“We’ll have to eat something at some point,” Aiden said. He tossed the keys onto the nightstand. “How you feel? I could just take a ride see what our options are, pick up something.”

I shrugged, “You two have been more than kind. Whatever you want, it’s on me.”

“Yeah, okay,” Aiden said. “So maybe I’ll just go look then…”

“I’m starving,” Ann said.

“Well, maybe they got a burger spot or something,” Aiden said. “You eat burgers, kid?”

“Whatever it is, it’ll be perfect,” Ann said. “Just, trust your gut.”

Aiden nodded and grabbed the keys he had just tossed down.

He walked back to the door and left.

“It makes me feel really strange, you doing all this,”

I said. “I don’t know how to thank you.”

“No, I get it,” Ann said, and she walked to the window and pulled the curtain back, seeming to watch her brother go. “He’s happy to have another guy around. He misses our little brother.”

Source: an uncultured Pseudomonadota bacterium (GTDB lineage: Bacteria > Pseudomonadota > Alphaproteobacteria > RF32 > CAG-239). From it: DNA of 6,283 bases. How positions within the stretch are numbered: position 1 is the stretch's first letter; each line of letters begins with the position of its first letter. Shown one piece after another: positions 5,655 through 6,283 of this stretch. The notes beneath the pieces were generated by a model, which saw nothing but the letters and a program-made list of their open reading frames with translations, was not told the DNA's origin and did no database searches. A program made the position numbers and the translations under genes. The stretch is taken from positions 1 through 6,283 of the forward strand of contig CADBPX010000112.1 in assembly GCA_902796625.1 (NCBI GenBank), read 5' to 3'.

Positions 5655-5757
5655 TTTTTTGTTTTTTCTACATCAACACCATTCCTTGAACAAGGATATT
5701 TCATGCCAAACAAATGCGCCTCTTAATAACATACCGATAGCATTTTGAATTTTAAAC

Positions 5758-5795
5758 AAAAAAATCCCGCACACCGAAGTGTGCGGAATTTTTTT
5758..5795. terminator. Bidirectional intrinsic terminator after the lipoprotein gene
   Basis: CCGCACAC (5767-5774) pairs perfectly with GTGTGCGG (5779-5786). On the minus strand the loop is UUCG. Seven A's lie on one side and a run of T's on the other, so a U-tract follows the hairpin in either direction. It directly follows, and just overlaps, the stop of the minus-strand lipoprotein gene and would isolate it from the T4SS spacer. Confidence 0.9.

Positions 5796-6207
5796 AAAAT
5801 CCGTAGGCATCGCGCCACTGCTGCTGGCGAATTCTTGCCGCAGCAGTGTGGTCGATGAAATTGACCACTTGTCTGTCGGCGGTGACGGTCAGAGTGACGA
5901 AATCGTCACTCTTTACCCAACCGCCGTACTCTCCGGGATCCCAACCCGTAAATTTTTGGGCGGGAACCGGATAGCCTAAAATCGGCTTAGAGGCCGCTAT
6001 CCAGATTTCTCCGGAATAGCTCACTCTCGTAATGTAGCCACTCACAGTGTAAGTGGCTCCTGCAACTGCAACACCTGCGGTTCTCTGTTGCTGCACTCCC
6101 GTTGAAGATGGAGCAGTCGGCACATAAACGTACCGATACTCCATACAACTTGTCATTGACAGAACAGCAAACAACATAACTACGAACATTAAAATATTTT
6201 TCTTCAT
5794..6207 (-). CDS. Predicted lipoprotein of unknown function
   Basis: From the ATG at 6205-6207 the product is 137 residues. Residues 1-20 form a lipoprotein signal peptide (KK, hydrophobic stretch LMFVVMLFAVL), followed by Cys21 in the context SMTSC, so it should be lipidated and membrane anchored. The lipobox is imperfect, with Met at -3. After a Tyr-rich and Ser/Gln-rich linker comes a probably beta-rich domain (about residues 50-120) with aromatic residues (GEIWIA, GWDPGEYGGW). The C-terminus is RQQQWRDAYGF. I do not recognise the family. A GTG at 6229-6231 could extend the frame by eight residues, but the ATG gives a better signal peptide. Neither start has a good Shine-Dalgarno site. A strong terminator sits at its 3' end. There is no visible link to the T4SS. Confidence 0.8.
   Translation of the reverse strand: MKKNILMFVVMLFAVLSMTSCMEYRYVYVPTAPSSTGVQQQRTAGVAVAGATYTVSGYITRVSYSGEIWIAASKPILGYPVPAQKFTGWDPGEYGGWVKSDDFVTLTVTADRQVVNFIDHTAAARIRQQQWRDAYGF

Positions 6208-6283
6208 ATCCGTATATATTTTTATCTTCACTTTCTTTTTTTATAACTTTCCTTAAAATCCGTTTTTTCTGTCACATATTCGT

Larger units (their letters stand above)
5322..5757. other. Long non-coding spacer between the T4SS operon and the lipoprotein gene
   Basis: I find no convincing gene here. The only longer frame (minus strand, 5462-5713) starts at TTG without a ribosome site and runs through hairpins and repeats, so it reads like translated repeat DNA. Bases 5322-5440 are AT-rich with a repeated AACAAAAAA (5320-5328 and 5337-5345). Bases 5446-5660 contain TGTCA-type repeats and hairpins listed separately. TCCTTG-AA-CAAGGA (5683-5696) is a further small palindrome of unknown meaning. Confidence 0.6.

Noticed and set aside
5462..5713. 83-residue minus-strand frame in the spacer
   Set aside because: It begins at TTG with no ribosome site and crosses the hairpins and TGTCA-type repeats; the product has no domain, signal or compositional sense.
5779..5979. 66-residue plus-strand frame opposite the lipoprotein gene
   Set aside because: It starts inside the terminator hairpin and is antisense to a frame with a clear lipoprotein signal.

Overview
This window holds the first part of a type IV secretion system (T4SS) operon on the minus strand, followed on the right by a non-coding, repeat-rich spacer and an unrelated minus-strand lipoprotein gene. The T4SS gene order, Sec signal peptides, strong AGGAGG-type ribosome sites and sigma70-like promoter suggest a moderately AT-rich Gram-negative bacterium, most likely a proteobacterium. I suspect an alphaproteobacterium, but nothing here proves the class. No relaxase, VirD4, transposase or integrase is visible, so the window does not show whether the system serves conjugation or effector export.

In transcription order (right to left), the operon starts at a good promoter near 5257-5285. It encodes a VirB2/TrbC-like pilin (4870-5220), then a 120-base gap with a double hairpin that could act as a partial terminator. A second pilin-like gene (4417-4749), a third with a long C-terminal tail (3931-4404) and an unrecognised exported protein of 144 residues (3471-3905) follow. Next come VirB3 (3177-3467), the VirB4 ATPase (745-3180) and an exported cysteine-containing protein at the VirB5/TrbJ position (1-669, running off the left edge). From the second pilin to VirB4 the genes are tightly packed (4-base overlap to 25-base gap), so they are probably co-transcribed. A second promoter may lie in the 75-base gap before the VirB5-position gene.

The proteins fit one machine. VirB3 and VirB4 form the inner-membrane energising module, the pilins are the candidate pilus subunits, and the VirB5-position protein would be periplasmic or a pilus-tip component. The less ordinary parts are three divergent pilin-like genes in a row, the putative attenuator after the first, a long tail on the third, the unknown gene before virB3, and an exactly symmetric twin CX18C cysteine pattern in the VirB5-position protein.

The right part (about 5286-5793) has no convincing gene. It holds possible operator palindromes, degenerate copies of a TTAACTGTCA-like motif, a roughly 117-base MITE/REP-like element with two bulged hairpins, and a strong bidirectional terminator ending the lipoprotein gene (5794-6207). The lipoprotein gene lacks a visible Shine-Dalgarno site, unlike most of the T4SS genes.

“It’s the least I can do, literally.”

She looked back at me. “What’s that?”

“Be a guy,” I said.

She smiled at me, like she got a kick out of that, and we stood there, about ten feet apart, as she bathed in the late afternoon orange-gold.

“Oh goddamn,” I said.


“I didn’t give him any cash.”

She looked bored for a moment, and then, with a sincere lack of modesty, she took off her shirt, pulled it right over her head, while staring at me in my puddle of shock. She unclasped her bra, and her breasts fell slightly just before her bra hit the floor.

She unbuttoned her blue jeans. “You worry a lot, right?” She shimmied out of her jeans, hopping for a second on one foot. She stood looking at me, awaiting a response. She shrugged and pulled down her underwear to stand as naked as Eve.

“You were traveling alone, fell into trouble and we helped. That’s tough, right?” she asked.

“What’s tough?” I asked.

“Being alone.”

“Oh. Yes. I mean, right,” I said. “I guess so.”


Fall deeper into Bobby Minelli’s weird world in SN10: The Green Issue, coming out June 5th!